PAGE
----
Prior to the advent of COVID-19, infectious diseases had been somewhat forgotten. But historically, they have been the major cause of mortality.

Many of us think that studying history, especially when it comes to the history of epidemics, is not a fun thing. We often ask people why we should study epidemics history and what is the importance of studying it? 

Scientists and medical researchers don’t allow the cliché “history repeats itself”, they have for years have differed over the exact definition and the history of a pandemic epidemic.  

The difference between epidemics, pandemics and endemics    

An epidemic occurs when there are a large number of cases of the same disease, at the same time, in the same place. When this disease tends to disappear and to give sporadic cases, it is called endemic. Finally, a pandemic is a generalized epidemic affecting an entire continent or the entire world. This is the case with COVID-19 today. 

First appearance of Pandemics and Epidemics in history

A typist wearing a mask to protect from the Spanish influenza in 1918. The great flu pandemics of history were first detected between late March and early July, not the midwinter flu season. Credit…PhotoQuest/Getty Images

The first epidemics appeared in the Neolithic period when the first villages and cities were formed. These epidemics remained confined to a regional level, such as the plague epidemic in Athens in the 5th century BC.

Then, pandemics appeared with the formation of the first great empires, in particular the Roman Empire, which was first struck by the Antonine plague. The epidemic affected with a certain predilection the coastal regions, the most exposed to maritime exchanges. The Antonine plague killed an entire generation of children and young adults. In Rome, at least 300,000 inhabitants contracted it and half of them died. It is estimated that the Antonine Plague caused the population of the Empire to fall by 10 to 20 percent, from an estimated 75 million people. The number of deaths was estimated to be between 7 and 8 million.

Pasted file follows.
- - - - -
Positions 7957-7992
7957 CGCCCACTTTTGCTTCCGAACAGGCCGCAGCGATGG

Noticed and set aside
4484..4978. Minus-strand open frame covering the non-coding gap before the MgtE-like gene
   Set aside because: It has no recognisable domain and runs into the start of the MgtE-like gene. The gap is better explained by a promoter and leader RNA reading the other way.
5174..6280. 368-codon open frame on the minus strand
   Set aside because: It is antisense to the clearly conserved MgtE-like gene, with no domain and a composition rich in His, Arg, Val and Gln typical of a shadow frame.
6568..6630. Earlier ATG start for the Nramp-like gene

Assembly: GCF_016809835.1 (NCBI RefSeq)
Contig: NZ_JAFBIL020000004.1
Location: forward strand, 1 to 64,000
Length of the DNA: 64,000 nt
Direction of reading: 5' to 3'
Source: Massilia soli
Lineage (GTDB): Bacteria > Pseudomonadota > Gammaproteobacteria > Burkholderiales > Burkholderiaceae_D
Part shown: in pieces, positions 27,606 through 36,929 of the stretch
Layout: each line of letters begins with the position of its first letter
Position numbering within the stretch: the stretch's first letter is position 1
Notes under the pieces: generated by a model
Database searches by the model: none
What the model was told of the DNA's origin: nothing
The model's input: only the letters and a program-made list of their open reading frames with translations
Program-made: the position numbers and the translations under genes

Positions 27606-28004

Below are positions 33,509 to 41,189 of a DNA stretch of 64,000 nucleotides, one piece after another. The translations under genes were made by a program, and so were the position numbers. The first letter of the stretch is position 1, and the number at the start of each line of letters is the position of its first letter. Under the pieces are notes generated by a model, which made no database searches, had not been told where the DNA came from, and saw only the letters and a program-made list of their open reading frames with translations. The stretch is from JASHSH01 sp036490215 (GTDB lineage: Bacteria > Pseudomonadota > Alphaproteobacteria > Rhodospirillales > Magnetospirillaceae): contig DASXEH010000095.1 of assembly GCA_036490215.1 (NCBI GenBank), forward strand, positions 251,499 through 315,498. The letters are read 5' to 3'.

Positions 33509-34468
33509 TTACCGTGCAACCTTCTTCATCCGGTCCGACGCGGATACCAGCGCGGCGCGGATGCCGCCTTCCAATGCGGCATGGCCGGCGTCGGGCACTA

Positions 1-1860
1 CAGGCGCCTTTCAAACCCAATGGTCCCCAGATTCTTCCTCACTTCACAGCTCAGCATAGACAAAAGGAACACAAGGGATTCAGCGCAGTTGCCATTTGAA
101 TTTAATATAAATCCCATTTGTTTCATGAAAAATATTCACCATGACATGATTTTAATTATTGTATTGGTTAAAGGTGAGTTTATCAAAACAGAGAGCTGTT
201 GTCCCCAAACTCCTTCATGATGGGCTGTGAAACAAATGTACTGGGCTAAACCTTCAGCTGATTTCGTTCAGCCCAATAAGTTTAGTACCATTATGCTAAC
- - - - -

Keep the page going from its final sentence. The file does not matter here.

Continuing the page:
The plague of Cyprian was also formidable. Because of it, the population of Alexandria would have fallen from 500,000 to 190,000. A Greek historian even claimed that 5,000 people died every day in Athens.

Finally, there is the plague of Justinian. For two centuries, approximately every ten to fifteen years, it caused twenty or so large waves, each of which lasted several years: 18 of these waves struck the East and 11 the West. The last outbreaks occurred in 750 in the Jordan Valley and in Naples in 767. The plague then disappeared without it being clear why. This Justinian plague claimed millions of victims, decimating half or a third of the urban population. It probably started the decline of the Byzantine Empire, which survived until 1453.

These different plague epidemics spread over a fairly large territory, thanks to the free movement of people and the development of maritime routes. From the Renaissance, with the discovery of America, pandemics became worldwide. They began to affect America as well as Europe and Asia.

Historical Throughback

Pandemics and Epidemics have always been part of history, even in the 20th century when some people thought that the progress of medicine and hygiene made rich countries immune to this type of event.

In the 20th century, smallpox killed between 300 and 500 million people before being eradicated in 1980 thanks to mandatory and systematic vaccination. And it is true that a “feeling of invulnerability” ensued for some. In the 1970s, a famous Nobel Prize winner even announced that infectious diseases would disappear in rich countries and would only affect poor countries. There was an impression of scientific omnipotence at the time, but this was shattered by the appearance of AIDS. It was in the United States, the richest country in the world, that HIV began to be detected, at a time when it was circulating quietly in Africa. And the AIDS epidemic very quickly became a global phenomenon.

It’s the same thing with this coronavirus. Even if there are major scientific advances, no country in the world can be completely free of the infectious threat.

It is impossible to avoid pandemics, even in our modern world which is at high risk in this area.

Four families of epidemics

Epidemic diseases can be divided into four families:

  • Diseases that affect the digestive system: diarrhea, cholera, salmonella, etc. They are mainly transmitted through water contaminated with fecal germs.
  • Diseases whose microbes are transmitted from person to person by droplets emitted during coughing and sneezing: diphtheria, influenza, measles, tuberculosis, etc. The contamination is done by breathing these infected droplets in the air, or on food or objects.
  • Sexually transmitted diseases: AIDS, syphilis, hepatitis B, human papillomavirus, etc.
  • Diseases spread by animal bites (fleas, lice, ticks, mosquitoes): malaria, yellow fever, dengue, zika.

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